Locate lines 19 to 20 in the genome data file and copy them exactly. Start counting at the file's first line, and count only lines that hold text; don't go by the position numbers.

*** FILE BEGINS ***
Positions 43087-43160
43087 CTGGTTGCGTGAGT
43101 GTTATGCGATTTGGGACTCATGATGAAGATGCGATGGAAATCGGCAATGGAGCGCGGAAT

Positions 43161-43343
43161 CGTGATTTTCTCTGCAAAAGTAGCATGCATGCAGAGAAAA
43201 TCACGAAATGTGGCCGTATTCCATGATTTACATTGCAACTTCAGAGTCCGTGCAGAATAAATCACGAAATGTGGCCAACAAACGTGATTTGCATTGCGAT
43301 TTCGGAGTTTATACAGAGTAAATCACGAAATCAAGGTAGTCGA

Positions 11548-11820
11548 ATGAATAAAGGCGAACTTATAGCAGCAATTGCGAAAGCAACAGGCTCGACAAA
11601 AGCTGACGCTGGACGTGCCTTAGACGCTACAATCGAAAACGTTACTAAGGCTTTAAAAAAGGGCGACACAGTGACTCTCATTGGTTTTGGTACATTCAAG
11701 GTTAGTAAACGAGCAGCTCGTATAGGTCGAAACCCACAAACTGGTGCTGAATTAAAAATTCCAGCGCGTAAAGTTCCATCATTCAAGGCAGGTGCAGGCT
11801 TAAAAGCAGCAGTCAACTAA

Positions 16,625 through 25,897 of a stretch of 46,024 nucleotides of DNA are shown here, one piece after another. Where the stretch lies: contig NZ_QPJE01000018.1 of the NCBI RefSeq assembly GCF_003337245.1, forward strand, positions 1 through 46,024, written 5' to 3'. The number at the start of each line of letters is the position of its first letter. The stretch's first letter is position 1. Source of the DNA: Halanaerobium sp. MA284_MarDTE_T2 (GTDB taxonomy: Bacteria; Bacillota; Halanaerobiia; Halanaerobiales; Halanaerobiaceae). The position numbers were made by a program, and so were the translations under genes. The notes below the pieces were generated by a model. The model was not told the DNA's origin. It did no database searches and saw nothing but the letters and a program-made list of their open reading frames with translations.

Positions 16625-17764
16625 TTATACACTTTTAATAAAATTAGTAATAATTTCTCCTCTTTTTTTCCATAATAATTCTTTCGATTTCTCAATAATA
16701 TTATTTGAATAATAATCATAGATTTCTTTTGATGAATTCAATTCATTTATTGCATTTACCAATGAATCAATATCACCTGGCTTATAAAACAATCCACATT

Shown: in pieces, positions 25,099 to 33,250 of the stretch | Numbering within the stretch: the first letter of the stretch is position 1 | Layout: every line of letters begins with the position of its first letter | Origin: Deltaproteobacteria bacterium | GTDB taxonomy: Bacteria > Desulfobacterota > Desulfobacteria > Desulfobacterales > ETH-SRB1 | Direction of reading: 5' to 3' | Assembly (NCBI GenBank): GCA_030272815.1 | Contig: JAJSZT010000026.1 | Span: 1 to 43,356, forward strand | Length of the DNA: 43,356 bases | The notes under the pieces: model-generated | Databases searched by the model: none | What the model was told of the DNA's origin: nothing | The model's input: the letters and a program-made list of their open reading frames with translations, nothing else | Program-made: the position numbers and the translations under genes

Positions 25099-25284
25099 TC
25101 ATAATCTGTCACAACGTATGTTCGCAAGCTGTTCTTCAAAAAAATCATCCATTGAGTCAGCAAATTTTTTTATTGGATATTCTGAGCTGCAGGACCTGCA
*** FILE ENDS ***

25099 TC
25101 ATAATCTGTCACAACGTATGTTCGCAAGCTGTTCTTCAAAAAAATCATCCATTGAGTCAGCAAATTTTTTTATTGGATATTCTGAGCTGCAGGACCTGCA